Grant Evans beams a smile as he ponders the potential of his company's 3-D face-recognition technology.
The upbeat chief executive of A4Vision sees huge sales of cameras, hardware and software on the horizon as the Sunnyvale startup joins the global push to boost security since the Sept. 11 terror attacks.
Face scanning has emerged as one of the hottest "biometric" methods for identifying people. The goal is to use unique body parts -- such as fingerprints, irises or face or hand patterns -- to help identity someone as friend or suspected foe.
"What I say is, 'It's tough to leave home without your face,' " Evans said.
Evans and others selling face-scanning gear say their systems are merely computers that mimic the natural way humans recognize one another -- by faces.
Reality, though, is more complex and controversial.
Privacy advocates fear a day when police could monitor someone almost constantly through a network of security cameras.
The potential applications are many: A soldier gazes into a camera mounted to a door to a restricted building on a base. The computer searches through a database of those allowed to enter, and clicks open the door once the familiar face is found. Or, travelers at a border crossing line up to look into the camera to prove they are the person listed on their passport.
Organizations from the U.S. Defense Department to the airport in Lyon, France, are testing or using new 3-D face-recognition technology. But older 2-D face-recognition technology, sold by biometric leaders like Identix of Minnesota, is still the norm. Current international technology standards -- key to lucrative deals for passports or other government programs -- support 2-D systems.
Vendors of 3-D face systems such as A4Vision or rival Geometrix of San Jose must wade through a multinational thicket of laws, regulations and technology standards before potentially lucrative customers, such as government visa programs, can make 3-D technology mainstream.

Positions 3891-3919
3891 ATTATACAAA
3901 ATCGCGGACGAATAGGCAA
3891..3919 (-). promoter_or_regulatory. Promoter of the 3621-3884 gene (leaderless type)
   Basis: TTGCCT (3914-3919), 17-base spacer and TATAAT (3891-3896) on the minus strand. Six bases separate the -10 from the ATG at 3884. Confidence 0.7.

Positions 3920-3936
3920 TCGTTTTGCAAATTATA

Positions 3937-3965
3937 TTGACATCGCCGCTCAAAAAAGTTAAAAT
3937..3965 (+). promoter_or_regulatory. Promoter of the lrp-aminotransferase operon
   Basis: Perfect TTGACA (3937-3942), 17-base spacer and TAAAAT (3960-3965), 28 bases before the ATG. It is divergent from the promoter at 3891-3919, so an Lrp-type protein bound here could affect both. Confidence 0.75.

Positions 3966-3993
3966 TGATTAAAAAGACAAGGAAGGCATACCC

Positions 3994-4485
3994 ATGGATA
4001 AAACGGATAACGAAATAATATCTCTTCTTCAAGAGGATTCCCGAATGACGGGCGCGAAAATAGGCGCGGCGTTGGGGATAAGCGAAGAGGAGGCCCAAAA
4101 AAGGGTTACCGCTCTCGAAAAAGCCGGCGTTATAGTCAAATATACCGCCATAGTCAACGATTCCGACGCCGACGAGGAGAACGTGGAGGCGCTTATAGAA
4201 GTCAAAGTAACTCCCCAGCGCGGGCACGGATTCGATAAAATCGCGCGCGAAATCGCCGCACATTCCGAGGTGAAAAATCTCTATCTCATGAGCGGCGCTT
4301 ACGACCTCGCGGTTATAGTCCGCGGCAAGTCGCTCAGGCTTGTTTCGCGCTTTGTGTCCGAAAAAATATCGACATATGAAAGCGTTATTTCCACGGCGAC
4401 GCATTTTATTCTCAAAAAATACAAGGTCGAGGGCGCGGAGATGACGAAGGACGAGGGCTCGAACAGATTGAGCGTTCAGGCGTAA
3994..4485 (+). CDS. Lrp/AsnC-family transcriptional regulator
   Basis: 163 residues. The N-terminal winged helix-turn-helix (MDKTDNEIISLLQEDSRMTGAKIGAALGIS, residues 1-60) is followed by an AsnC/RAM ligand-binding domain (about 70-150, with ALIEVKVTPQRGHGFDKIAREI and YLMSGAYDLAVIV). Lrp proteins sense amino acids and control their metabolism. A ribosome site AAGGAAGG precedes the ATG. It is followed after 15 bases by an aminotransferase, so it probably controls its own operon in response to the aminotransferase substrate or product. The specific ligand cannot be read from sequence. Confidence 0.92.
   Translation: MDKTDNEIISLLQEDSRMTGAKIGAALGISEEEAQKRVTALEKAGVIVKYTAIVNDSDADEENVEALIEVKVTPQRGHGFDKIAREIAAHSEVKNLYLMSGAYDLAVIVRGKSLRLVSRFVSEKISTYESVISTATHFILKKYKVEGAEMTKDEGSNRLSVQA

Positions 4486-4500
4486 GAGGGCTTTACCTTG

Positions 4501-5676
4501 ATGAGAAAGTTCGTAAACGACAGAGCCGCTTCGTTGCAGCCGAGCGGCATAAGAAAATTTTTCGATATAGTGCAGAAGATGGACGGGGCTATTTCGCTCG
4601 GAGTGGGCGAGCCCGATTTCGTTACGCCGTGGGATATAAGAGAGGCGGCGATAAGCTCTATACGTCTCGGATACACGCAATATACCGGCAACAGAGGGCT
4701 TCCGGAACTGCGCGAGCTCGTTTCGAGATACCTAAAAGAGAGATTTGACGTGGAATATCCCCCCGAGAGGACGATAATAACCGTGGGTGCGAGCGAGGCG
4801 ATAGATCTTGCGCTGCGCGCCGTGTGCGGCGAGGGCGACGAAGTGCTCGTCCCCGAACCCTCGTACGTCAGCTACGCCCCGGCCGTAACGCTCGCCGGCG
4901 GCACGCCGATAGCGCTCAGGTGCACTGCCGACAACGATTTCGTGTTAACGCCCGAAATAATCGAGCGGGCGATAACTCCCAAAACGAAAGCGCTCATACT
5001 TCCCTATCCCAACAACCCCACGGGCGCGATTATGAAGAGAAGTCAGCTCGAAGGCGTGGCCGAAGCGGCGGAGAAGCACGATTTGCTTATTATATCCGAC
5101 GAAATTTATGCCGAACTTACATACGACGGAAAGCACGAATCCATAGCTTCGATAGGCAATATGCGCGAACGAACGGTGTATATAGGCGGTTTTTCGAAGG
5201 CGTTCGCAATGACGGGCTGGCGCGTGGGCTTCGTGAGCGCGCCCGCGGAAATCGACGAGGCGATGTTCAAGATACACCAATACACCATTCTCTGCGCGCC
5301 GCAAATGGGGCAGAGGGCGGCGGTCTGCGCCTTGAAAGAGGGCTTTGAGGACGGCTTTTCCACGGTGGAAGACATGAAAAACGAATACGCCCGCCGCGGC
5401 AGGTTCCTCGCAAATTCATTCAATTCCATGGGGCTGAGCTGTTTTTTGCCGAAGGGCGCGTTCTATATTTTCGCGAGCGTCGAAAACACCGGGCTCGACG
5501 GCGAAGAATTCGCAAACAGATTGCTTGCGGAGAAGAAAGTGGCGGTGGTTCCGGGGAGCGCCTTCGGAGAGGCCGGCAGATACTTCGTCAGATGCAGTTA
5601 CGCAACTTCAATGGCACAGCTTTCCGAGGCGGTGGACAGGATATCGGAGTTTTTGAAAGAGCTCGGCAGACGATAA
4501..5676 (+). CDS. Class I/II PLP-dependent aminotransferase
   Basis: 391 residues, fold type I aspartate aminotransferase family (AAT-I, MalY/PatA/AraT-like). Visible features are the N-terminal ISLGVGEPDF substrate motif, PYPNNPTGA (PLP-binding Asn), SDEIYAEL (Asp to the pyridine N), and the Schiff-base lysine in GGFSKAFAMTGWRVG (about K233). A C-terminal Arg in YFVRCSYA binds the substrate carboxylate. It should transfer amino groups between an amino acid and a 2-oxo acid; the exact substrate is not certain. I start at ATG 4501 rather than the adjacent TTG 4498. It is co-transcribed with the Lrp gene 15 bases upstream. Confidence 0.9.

They must also prove their technology is truly more accurate than less expensive 2-D systems, especially for wide-area surveillance in public places such as airports and casinos.
Don't expect concrete answers for now. Although 3-D would appear to offer some advantages, large-scale testing isn't complete.
"It's so new," said David Fisch, a consultant for the Independent Biometric Group, an independent New York research organization. "It gives you more data points, adding depth, and therefore you should have higher accuracy."
With A4Vision's 3-D system, it takes up to eight seconds to enroll a person into a database of faces. First, the subject's face is covered by an infrared light pattern that shows the face's geometry, which is captured on streaming video.
That face pattern is then plugged into an algorithm to generate a 3-D "mesh" created from measurements smaller than a millimeter.
A biometric template -- based on bone structures that don't change with aging -- is then created from the image and is stored in the database. After enrollment, the face of a person approaching the custom 3-D camera is matched with the image stored in the database.
Companies that make 2-D face-recognition systems think their approach is still superior.
The 2-D face technology has an advantage over 3-D because it is cheaper and easier to set up, said Joseph Atick, president and CEO of Identix. The company's software analyzes the distances between features such as the nose, mouth and the size of the eyes. Identix also has a new "skin biometric," in which it uses an algorithm to study the skin of the face, looking for differences between skin textures.
Atick sees wide applications for 2-D face technology, namely for scanning databases with millions of images such as government visa programs or state driver's licenses. In September, the U.S. State Department selected Identix to provide technology for its visa-processing program -- a deal worth $2.2 million in its first 12 months.